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This insight can lead to transparency as to taxable income and the number of employees any company has. Suppose a carton manufacturing company pays GST of Rs 18 crore at its applicable GST rate of 18%. So, the value added by the company is Rs 18 crore/0.18, that is Rs 100 crore. Suppose the company had been trying to disguise its profits and the number of workers on its rolls. Armed with the knowledge that the company’s value added is Rs 100 crore, the taxman can foil any attempt to show a profit lower than the actual. If profits are artificially lower, the company has to show how it paid such a huge bill on account of wages and salaries, and who these employees are.

Given this reality, companies would prefer to not pay GST. However, it is relatively difficult to evade GST, if the taxman diligently follows up the input trail. Suppose a garment maker in Surat buys fabric from a powerloom. The powerloom buys the yarn from a spinning company. The spinner has to procure the fibre from a fibre maker. Reliance and Bombay Dyeing are two large makers of polyester fibre. The taxman should go to bulk producers of polyester fibre and ask them to identify all their buyers. These, in turn, should be asked to identify all their buyers, and so on, down the chain to the garment maker. Some straightforward input-output norms can lead the taxman to identify all producers and the quantities they buy and sell. All of them can be made to pay GST to account for all their physical input and output quantities. GST leads to value added, which then yields gross profits, wages and salaries. Wages and salaries should be traceable to identifiable people and tax collected from those whose income crosses the tax threshold. Gross profits can lead to taxable net profits, leading to higher direct tax collections.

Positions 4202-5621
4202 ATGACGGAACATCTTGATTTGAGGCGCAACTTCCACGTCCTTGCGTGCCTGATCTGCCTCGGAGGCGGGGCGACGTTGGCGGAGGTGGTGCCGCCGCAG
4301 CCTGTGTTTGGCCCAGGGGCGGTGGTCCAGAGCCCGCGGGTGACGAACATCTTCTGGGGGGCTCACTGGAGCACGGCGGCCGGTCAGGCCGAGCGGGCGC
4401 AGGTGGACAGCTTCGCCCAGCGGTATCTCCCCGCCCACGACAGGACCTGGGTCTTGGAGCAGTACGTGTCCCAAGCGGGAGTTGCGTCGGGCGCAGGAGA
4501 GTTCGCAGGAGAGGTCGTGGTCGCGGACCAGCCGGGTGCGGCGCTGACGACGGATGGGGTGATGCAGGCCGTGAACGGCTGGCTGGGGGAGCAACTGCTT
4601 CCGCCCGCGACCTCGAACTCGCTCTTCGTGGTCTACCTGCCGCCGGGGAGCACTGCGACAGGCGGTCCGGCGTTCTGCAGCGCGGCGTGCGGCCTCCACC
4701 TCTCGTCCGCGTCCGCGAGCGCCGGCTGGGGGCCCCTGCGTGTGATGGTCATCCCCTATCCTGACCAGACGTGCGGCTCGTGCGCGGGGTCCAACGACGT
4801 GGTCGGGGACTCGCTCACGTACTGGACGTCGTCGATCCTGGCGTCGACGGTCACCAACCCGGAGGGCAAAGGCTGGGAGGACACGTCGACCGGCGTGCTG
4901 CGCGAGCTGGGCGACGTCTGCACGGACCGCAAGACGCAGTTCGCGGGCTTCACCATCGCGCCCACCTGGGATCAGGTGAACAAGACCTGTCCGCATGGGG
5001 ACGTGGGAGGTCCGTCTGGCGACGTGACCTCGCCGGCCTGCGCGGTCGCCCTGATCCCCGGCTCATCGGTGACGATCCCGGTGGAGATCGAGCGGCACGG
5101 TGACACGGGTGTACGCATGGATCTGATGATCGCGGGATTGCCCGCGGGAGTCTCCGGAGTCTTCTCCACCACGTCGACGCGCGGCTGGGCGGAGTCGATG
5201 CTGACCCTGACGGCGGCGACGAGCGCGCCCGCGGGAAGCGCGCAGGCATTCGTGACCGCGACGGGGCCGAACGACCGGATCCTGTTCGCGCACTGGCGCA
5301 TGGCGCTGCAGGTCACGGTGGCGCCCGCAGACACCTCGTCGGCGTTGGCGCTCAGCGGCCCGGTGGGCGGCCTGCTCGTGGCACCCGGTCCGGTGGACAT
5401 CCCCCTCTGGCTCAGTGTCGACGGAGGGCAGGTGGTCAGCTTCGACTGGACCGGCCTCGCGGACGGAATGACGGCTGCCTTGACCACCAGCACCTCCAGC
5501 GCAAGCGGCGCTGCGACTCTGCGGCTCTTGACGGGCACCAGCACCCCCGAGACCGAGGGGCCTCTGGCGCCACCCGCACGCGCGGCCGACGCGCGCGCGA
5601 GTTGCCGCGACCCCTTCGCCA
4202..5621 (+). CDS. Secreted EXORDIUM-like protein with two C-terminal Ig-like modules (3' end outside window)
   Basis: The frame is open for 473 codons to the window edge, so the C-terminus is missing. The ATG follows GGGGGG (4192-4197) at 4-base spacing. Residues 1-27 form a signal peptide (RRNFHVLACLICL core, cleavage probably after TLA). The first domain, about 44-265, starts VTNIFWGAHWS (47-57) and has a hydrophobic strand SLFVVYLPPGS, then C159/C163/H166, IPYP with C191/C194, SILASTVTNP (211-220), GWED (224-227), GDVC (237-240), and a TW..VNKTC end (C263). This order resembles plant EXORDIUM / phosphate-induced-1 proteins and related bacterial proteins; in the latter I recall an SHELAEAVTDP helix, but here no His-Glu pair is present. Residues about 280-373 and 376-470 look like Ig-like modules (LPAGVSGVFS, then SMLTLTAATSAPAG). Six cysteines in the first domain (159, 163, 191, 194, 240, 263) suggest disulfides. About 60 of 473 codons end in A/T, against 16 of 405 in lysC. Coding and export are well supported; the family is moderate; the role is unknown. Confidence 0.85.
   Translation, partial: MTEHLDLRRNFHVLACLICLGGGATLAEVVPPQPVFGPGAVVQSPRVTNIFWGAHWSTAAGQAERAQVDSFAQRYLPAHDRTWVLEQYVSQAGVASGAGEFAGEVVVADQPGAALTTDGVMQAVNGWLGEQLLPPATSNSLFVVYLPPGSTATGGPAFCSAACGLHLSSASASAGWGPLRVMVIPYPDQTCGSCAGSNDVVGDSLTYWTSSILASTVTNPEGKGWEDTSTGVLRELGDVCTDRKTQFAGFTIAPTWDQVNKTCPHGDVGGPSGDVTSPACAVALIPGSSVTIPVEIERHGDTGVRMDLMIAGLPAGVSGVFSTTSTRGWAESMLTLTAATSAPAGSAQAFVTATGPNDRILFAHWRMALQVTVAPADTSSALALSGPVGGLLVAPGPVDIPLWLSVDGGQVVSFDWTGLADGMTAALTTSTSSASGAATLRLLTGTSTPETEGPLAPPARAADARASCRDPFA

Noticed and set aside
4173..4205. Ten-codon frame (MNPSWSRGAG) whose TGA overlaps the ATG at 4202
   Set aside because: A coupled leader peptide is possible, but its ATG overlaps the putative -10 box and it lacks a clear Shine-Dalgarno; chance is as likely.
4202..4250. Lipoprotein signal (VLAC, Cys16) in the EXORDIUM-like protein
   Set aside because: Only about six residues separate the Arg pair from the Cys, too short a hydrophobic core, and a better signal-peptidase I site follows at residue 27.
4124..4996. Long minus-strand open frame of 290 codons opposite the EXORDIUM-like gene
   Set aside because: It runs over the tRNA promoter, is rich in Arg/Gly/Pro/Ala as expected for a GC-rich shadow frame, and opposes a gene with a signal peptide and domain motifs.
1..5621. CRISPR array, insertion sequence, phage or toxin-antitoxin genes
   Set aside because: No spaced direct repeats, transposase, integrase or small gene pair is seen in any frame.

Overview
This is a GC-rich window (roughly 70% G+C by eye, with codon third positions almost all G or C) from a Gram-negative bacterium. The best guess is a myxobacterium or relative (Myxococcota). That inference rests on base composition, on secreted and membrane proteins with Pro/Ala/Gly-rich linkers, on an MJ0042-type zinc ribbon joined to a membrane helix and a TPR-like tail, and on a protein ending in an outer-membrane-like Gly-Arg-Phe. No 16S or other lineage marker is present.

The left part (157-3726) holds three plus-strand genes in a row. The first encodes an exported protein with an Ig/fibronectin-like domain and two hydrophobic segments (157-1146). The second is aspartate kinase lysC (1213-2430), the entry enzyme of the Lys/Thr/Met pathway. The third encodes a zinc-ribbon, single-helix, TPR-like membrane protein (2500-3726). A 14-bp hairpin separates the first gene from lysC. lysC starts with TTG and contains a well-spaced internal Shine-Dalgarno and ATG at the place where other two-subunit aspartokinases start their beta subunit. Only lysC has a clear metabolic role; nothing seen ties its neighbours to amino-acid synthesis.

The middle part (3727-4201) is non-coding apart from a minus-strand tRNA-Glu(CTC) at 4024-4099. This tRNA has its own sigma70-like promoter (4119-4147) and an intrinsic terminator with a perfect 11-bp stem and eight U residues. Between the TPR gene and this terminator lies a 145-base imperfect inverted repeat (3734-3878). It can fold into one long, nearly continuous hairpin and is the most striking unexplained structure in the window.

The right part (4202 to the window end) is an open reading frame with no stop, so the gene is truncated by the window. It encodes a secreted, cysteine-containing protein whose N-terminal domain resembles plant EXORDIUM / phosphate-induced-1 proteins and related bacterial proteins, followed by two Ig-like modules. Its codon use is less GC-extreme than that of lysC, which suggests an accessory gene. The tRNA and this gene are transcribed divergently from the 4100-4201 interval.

This entails some detective work, no doubt. But gumshoeing is not the tough part. The tough part is asking large companies like Reliance, in the case of petrochemicals, , Birla, in the case of aluminium, Tata or Jindal, in the case of steel, for full disclosure on their customers, accounting for 100% of their output. The next layer of producers and the one after that would tend to be influential at the state level. The point is to muster the political will to overcome their resistance to exposing their customers to the full glare of tax transparency. If, alongside, all GST exemptions can be removed and everything brought within the GST net, tax evasion would become very difficult. Companies that have to pay their tax in full would pay their lawyers and chartered accountants also on the basis of invoices that charge them GST on the service fee. The companies can set off the tax they pay against their tax dues and the lawyers and chartered accountants would have to take payment that is accounted for. India’s tax base can grow exponentially.

Honouring those who pay tax to boost tax collections is like looking for a lost key under the lamp post, on the ground that things are visible there, no matter if the key was lost somewhere else.